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Modern Currency Wars : The United States versus Japan

  • Ronald McKinnon

    (Asian Development Bank Institute (ADBI))

  • Zhao Liu

In the currency wars of the 1920s and 1930s, various nations fell off the gold standard and in so doing experienced deep devaluations. But under the postwar dollar standard, the central position of the US was key to maintaining the peace, until the Bretton Woods system of fixed dollar exchange parities fell apart after the so-called “Nixon Shock†of 1971. Now, without much fear of retaliation, the US can initiate more limited currency warfare—as with American “Japan bashing†from the late 1970s to mid-1990s to appreciate the yen, or “China bashing†since 2002 to appreciate the renminbi. Japan succumbed to this bashing, and the yen appreciated too much in 1985, with the result that Japan fell into a zero-interest liquidity trap and economic stagnation for almost two decades. However, in 2013, through massive quantitative easing by the Bank of Japan (BOJ), the yen depreciated about 25% against the dollar, stoking fears of a return to Japan bashing by the US. However, this sharp depreciation simply restored the purchasing power parity of the yen with the dollar so it should even out in the long run. In the short run, we show that yen depreciation could adversely affect the smaller East Asian economies. Since 2008, quantitative easing by the BOJ has been similar to that carried out by the US Federal Reserve, the Bank of England, and the European Central Bank. So the BOJ can only be faulted as a currency belligerent if there is a further significant yen depreciation. Led by the US, now all mature industrial countries are addicted to near-zero interest liquidity traps in both the short and long terms. These ultra low interest rates are causing lasting damage to the countries’ financial systems, and to those of emerging markets, which naturally have higher interest rates. But exiting from the trap creates a risk of chaos in long-term bond markets and is proving surprisingly difficult.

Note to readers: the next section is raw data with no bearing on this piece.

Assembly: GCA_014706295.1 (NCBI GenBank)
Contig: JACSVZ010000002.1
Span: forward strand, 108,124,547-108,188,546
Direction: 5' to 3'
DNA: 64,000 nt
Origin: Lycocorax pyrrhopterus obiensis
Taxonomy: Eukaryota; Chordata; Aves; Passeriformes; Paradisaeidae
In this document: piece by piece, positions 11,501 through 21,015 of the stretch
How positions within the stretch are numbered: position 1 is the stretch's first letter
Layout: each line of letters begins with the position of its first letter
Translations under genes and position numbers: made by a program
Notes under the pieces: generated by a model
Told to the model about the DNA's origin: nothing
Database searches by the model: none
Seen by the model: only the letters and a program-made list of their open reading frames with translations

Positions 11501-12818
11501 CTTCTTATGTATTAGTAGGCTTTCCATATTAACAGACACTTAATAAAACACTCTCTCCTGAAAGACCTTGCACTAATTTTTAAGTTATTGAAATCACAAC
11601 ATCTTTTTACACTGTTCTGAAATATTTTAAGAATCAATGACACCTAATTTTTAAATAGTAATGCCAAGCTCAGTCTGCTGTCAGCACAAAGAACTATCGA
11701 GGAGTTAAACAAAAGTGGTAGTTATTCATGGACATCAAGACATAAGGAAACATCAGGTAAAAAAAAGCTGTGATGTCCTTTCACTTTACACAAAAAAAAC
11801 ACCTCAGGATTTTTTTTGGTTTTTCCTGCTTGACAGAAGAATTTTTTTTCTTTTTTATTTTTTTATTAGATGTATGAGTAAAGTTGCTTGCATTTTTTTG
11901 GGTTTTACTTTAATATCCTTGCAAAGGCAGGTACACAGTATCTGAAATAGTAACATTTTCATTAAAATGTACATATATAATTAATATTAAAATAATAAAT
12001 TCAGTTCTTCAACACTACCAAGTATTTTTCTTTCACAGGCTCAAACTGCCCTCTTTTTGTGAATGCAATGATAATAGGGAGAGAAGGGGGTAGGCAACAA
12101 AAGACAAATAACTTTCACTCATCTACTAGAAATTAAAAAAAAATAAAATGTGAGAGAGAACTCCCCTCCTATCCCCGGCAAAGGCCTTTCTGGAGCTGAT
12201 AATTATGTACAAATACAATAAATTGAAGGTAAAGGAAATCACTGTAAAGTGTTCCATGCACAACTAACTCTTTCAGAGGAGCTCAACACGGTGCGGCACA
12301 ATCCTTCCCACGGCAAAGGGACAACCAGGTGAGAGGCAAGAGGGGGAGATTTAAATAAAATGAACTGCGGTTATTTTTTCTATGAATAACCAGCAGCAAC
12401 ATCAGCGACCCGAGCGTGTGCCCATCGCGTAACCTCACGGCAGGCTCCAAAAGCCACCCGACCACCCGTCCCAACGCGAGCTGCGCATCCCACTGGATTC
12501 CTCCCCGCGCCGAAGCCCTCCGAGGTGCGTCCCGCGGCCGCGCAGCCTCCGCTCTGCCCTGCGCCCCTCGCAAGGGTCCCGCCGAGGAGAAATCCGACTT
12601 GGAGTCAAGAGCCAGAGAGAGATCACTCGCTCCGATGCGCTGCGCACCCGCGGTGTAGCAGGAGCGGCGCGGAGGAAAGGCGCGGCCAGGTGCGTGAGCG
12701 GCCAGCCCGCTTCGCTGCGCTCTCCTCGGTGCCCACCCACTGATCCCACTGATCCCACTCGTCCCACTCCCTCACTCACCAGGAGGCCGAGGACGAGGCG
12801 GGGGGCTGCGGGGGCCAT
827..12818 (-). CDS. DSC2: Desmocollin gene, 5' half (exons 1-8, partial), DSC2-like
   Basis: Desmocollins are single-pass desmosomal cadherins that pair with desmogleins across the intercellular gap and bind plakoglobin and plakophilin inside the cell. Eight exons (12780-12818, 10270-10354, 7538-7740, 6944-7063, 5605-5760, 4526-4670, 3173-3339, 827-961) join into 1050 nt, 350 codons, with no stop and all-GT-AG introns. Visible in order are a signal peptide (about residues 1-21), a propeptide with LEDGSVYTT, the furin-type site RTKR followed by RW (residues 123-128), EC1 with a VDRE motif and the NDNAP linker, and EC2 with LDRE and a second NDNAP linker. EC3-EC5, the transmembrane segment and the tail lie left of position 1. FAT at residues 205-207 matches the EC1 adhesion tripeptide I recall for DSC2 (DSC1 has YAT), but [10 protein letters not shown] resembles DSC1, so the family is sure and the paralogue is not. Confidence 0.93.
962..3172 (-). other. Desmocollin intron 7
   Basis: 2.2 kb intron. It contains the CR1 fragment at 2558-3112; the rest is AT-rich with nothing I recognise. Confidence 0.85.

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Paper provided by East Asian Bureau of Economic Research in its series Finance Working Papers with number 23714.

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Date of creation: Oct 2013
Date of revision:
Handle: RePEc:eab:financ:23714
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  1. Habib, Maurizio M. & Stracca, Livio, 2012. "Getting beyond carry trade: What makes a safe haven currency?," Journal of International Economics, Elsevier, vol. 87(1), pages 50-64.
  2. Ranaldo, Angelo & Söderlind, Paul, 2009. "Safe Haven Currencies," CEPR Discussion Papers 7249, C.E.P.R. Discussion Papers.
  3. Masazumi Hattori & Hyun Song Shin, 2007. "The Broad Yen Carry Trade," IMES Discussion Paper Series 07-E-19, Institute for Monetary and Economic Studies, Bank of Japan.
  4. Gabriele Galati & Alexandra Heath & Patrick McGuire, 2007. "Evidence of carry trade activity," BIS Quarterly Review, Bank for International Settlements, September.
  5. Alan Ahearne & Naoki Shinada, 2005. "Zombie firms and economic stagnation in Japan," International Economics and Economic Policy, Springer, vol. 2(4), pages 363-381, December.
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